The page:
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A needed unity from a recent diversity
A needed unity from a recent diversity
In a country where the day temperature in the first few months after my arrival was half of what I was used to, and the night temperature during the ensuing winter required up to seven army blankets; and with no contacts or support mechanisms for foreign students available, I was first befriended by a girl who had relatively recently resided in a Nazi concentration camp. There she had been raped, she said. The first man to engage me in extended conversations, sometimes deep into the night, was also a Jewish European displaced person. He had, he said, been a nomadic freedom fighter. Both spoke good English, and were clever enough to adapt immediately to Australian society, and thence to qualify for a good living in their chosen professions.
A few years later, I went out with a lovely lass who wore a number on her arm. Although she would not accompany me in daylight (because “they”, the Jewish Australians, “would not like it”), she introduced me to her adult family (all numbered), and the most gorgeous little redhead ever. The little one was four; she is probably on the way to being a grandma by now. We never talked about the family’s experience during the war, which must have been terrible. Yet, none of those with numbers displayed anger or bitterness, however much they might have remembered and suffered in private. They were totally focused on making a new and secure life in
Since I had hated the Japanese for years, after nearly four years of hardship under a military occupation, I could not believe that my friends could readily bury the memory of their experiences under the Nazis and with other anti-Semitic fellow- Europeans.
Over the years, I worked or socialised with and, in later years, entertained in my home, a few of the other Europeans displaced by World War Two. In the ensuing decades, I also got to know a few of the refugees from the Hungarian and Czechoslovakian uprisings against the Soviet, as well as migrants from just about all of
Who are you? Where did you come from? What experiences have you brought to this country? What are you doing? How are you being treated by the Aussies? This was before we ‘wogs’ and ‘blackfellows’ became Aussies ourselves. That is what we talked about. I have also exchanged many a recipe with fellow foreigners. I now know at least two tasty and aromatic ways of cooking aubergines, which the locals called eggplant. Why eggplant? But then they could not get their tongue around papaya, calling it paw-paw!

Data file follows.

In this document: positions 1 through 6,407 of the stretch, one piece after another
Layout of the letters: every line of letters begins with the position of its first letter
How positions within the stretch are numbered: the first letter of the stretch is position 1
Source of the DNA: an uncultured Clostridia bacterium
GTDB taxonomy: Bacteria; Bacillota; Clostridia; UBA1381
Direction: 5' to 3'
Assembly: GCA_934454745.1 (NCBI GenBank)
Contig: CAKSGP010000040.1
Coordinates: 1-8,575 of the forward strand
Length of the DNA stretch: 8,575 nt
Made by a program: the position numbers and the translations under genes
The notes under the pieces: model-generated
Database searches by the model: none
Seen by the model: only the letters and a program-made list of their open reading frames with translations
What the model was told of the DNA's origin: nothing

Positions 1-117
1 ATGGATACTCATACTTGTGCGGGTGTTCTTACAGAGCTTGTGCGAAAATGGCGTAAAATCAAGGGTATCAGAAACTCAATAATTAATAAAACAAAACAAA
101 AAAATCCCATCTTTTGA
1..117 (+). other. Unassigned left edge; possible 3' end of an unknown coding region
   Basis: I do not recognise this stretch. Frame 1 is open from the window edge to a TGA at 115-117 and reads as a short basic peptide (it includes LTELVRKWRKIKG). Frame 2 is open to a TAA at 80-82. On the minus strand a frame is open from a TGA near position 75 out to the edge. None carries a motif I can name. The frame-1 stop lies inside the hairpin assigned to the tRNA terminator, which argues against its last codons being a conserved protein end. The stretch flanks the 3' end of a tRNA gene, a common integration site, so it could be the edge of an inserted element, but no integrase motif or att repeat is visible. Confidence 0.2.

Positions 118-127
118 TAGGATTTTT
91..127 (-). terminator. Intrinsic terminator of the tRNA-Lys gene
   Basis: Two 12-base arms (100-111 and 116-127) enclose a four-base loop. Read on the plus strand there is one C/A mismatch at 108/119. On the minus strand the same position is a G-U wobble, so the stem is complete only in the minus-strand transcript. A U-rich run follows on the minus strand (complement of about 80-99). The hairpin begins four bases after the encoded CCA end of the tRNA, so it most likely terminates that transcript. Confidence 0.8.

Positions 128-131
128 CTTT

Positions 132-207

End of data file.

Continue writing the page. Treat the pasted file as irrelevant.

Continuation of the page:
To further enrich my exposure to humanity in
Immigrants have traditionally been seen as adventurers. They are the ones who cross the seas and join people with different histories, cultures and languages. They do this to improve their life chances. My father and maternal grandfather were such adventurers. They migrated from the north of
The Malays, who had been over-run by large numbers of new settlers from
In time, after the British had stopped strutting the stage, the Malays recovered their country.
In contrast, I note that the Australian Aborigines, who were over-run by white invaders, have yet no clear place in their centuries-old homeland. They remain, in the main, societally marginal and economically unviable, unlike the modern day immigrants. Official multicultural policies had not included the indigene, in much the same way (as reported to me by a number of Jewish Australians) that the Muslim Palestinian is effectively a non-person in land-hungry Jewish Israel and its
Encouragingly, the centuries-old antipathy in
The attempt to achieve shariah law raises a crucial issue: whether immigrants might be offered the enhanced life chances they seek in
A further issue: do the skull cap, the cross, the burqa/hijab, turban, and other religion-defined clothing and accoutrements signify an assertion of ethno-religious superiority? Would their display delay an eventual socio-cultural integration into the nation? Raising this issue does not imply that the answers must be in the affirmative.
The examination of this issue must commence with the recognition that the first generation Australians, the immigrants, bring with them the signs and symbols of their cultures. Their offspring, the second generation Australians (there being no such person as a second generation Immigrant), may be influenced by their multi- ethnic environment to become more cosmopolitan. Could we then not expect the third generation Australians, significantly separated in time from their grandparents and their imported cultural values and practices, to voluntarily divest themselves of the surface features of their cultural heritage (which generally imply difference), whilst retaining their core values (assuming that these are sufficiently divergent from those of their cohort generation)? Indeed, why would third generation (or fourth or fifth) generation Australians choose to dress differently from their peer group?
In the event, in the absence of symbols signifying difference (and therefore separation), would the socio-cultural integration of these third generation Australians be enhanced? And, realistically, would this not enable them to enjoy greater equal opportunity?
Surely this issue is worth discussing dispassionately.